Introduction to 100d

Towards Machine-Augmented Creative Design

Kyle Steinfeld for ARCH 100d, Spring 2020

This studio seeks to prototype tools related to a vision for machine-augmented architectural design, and seeks to develop a new set of creative practices that will be enabled by it.

Animation generated by Artbreeder
Kyle Steinfeld, 2020

This talk presents:

  • Motivation
  • Background and Precedents
  • About the Studio
  • Live Demos!
  • Background

    Who Am I?

    Animation generated by Artbreeder, Kyle Steinfeld, 2020

    I am not an imaginary person.

    I am an Associate Professor of Architecture at UC Berkeley, where I've been teaching for just about ten years.

    My work centers on the dynamic relationship between the creative practice of design and computational design methods.

    I have found that the interplay between technologies of design and the culture of design practice comes into sharp contrast at intense moments of technological or social change. In my career as a student and a scholar of architectural design, I have witnessed two such intense moments:

    (left) The sort of thing that I drew in 1995.
    (right) Computational Geometry, Ko Steinfeld 2018

    The first was in the mid-1990s, when, as an undergraduate student of architecture, I was a part of a transitional generation that saw the shift from analog to digital representation.

    The second was in the early-2000s, when, as a graduate student and young professional, I saw the adoption of computational techniques in design, such as scripting and parametric modeling.

    These moments are what the historian Mario Carpo has called the "two digital turns". Based on my experience, It seems to me that we are at the cusp of a third.

    (left) Mario Klingemann
    (right) Anna Ridler at Ars Electronica

    I think so based on what has been happening across a range of creative fields.

    Triggered by new advances in machine learning, and the development of methods for making these advances visible and accessible to a wider audience, the past five years has seen a burst of renewed interest in generative practices across the domains of fine art, music, and graphic design. The motivation of this studio is to better understand what ramifications might these methods might hold for architectural design.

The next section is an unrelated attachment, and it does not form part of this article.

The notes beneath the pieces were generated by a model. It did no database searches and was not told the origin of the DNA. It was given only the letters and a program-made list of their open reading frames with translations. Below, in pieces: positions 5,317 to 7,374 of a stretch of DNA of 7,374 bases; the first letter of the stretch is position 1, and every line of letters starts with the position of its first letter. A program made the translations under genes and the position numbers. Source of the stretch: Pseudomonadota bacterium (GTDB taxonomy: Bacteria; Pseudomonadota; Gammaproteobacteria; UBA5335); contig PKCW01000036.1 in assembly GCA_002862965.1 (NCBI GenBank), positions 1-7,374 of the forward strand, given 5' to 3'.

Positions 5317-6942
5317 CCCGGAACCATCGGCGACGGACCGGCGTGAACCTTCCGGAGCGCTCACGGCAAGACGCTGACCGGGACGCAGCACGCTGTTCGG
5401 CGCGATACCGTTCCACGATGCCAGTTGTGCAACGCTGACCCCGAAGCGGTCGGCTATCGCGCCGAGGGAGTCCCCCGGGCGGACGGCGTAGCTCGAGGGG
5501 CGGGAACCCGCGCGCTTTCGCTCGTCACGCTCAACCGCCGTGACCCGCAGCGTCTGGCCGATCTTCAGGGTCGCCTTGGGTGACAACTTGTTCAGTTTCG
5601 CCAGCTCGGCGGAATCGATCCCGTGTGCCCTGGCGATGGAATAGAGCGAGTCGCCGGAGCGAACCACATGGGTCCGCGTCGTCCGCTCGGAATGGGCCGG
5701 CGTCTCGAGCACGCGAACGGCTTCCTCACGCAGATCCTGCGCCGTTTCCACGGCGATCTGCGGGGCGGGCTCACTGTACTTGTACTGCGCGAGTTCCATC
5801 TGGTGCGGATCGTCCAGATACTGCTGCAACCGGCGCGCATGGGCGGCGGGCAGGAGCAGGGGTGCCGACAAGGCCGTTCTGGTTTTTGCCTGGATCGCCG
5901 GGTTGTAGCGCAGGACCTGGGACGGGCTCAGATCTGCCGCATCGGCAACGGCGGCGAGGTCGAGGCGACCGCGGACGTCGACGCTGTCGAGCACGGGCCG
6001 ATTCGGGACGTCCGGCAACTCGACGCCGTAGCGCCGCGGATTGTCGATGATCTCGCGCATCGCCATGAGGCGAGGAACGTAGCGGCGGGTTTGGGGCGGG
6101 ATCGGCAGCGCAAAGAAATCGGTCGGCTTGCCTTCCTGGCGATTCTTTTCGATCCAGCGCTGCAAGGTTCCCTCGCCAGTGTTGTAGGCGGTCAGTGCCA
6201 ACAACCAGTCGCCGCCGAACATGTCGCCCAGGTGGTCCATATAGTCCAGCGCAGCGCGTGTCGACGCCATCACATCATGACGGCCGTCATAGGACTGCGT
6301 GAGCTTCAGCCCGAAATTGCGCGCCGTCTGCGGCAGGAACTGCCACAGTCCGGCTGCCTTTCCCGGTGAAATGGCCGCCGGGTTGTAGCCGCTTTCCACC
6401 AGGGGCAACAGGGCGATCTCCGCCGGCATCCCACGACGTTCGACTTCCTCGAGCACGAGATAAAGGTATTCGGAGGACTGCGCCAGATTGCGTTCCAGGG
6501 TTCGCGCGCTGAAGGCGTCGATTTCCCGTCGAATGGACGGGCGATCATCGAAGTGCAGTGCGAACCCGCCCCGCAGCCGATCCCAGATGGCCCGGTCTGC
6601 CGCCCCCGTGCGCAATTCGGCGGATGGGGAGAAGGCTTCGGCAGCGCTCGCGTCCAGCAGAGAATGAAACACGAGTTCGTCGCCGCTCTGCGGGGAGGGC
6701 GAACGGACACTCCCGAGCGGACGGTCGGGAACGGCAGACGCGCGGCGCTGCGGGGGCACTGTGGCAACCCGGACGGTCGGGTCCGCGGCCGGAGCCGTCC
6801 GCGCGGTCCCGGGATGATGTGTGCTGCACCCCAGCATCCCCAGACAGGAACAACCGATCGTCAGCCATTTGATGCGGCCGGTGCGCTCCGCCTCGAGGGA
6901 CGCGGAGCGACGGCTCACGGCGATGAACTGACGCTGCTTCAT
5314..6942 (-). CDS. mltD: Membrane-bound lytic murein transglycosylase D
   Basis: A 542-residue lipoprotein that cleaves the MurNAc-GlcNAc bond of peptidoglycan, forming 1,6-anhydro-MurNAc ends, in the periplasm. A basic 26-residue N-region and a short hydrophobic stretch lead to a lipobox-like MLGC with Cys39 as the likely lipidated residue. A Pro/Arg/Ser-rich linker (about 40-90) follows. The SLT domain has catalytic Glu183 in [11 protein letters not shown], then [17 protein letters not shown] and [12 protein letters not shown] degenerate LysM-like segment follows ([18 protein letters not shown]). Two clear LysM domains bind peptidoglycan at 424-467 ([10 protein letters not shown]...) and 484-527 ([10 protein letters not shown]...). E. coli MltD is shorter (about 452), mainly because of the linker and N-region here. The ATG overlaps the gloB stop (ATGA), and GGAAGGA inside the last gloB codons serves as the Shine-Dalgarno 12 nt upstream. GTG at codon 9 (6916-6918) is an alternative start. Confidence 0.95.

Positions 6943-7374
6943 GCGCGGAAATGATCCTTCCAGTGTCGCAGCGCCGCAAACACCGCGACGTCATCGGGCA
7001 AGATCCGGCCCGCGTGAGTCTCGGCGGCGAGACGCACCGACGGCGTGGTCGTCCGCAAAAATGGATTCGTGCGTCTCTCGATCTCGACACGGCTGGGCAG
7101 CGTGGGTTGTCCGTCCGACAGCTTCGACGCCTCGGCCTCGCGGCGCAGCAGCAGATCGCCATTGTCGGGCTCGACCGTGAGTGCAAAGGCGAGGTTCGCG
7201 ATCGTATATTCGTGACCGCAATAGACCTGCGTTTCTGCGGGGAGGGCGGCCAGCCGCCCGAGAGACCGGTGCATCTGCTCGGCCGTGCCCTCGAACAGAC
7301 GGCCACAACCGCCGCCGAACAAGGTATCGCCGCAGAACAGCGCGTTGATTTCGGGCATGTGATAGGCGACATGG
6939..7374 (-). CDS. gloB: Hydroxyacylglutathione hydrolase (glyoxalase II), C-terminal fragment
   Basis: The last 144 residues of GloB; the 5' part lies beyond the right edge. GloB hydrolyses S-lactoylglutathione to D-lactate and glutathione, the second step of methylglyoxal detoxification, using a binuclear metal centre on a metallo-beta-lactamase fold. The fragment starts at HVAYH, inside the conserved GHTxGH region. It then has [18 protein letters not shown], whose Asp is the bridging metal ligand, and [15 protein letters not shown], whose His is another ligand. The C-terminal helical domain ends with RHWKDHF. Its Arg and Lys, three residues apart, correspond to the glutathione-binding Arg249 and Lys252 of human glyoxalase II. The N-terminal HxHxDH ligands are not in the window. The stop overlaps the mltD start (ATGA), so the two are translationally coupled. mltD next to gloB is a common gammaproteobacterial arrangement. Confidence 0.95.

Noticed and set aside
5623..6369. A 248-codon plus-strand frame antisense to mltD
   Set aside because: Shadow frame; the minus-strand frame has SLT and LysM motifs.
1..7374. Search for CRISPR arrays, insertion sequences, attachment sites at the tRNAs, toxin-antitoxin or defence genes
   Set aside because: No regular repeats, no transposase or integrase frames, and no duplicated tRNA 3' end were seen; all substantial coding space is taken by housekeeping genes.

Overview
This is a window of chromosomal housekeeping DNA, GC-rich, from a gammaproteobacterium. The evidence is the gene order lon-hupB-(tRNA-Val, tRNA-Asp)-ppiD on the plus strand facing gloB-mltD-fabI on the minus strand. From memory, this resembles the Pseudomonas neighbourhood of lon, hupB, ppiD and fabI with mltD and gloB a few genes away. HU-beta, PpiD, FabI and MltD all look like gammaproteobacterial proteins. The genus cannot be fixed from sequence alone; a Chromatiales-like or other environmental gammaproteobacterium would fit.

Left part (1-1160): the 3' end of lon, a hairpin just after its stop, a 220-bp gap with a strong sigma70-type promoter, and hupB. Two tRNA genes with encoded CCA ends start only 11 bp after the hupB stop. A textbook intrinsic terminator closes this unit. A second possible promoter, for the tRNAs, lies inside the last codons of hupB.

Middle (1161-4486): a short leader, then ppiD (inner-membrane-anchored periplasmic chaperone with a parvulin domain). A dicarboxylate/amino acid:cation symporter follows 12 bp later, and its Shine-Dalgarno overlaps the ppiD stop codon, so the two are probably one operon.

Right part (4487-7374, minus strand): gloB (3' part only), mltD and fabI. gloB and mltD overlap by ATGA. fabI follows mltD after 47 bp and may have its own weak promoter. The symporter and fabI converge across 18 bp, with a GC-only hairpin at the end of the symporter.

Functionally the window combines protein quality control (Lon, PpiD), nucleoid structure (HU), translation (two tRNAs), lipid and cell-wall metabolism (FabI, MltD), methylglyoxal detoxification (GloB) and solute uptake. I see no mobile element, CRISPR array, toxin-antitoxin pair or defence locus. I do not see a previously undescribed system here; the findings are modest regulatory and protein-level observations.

I'll offer here a quick overview of the short history of these tools in creative practice, and will highlight three precedent projects that I find particularly relevant.

    "you don't have to draw a cat"

    From Classification Models To Hallucination Models

    'Image Generated by a Convolutional Network - r/MachineLearning.'
    Reddit user swifty8883. June 16, 2015

    Mario Klingemann, 2015

    "Completion" Models

    Google Magenta: Sketch RNN, 2017
    Here, the drawings of an author are augmented with predictions of what is to come next. The model underlying this tool was trained using Google Quickdraw.

    Google Magenta: Sketch RNN, 2017
    The same model as in the previous slide, with this visualization showing many possible futures for the sketch. The model underlying this tool was trained using Google Quickdraw.

    Creative Help
    Gordon and Roemmele, USC 2015
    An application that helps writers by generating suggestions for the next sentence in a story as it being written, based on a model trained on a corpus of twenty million English-language stories.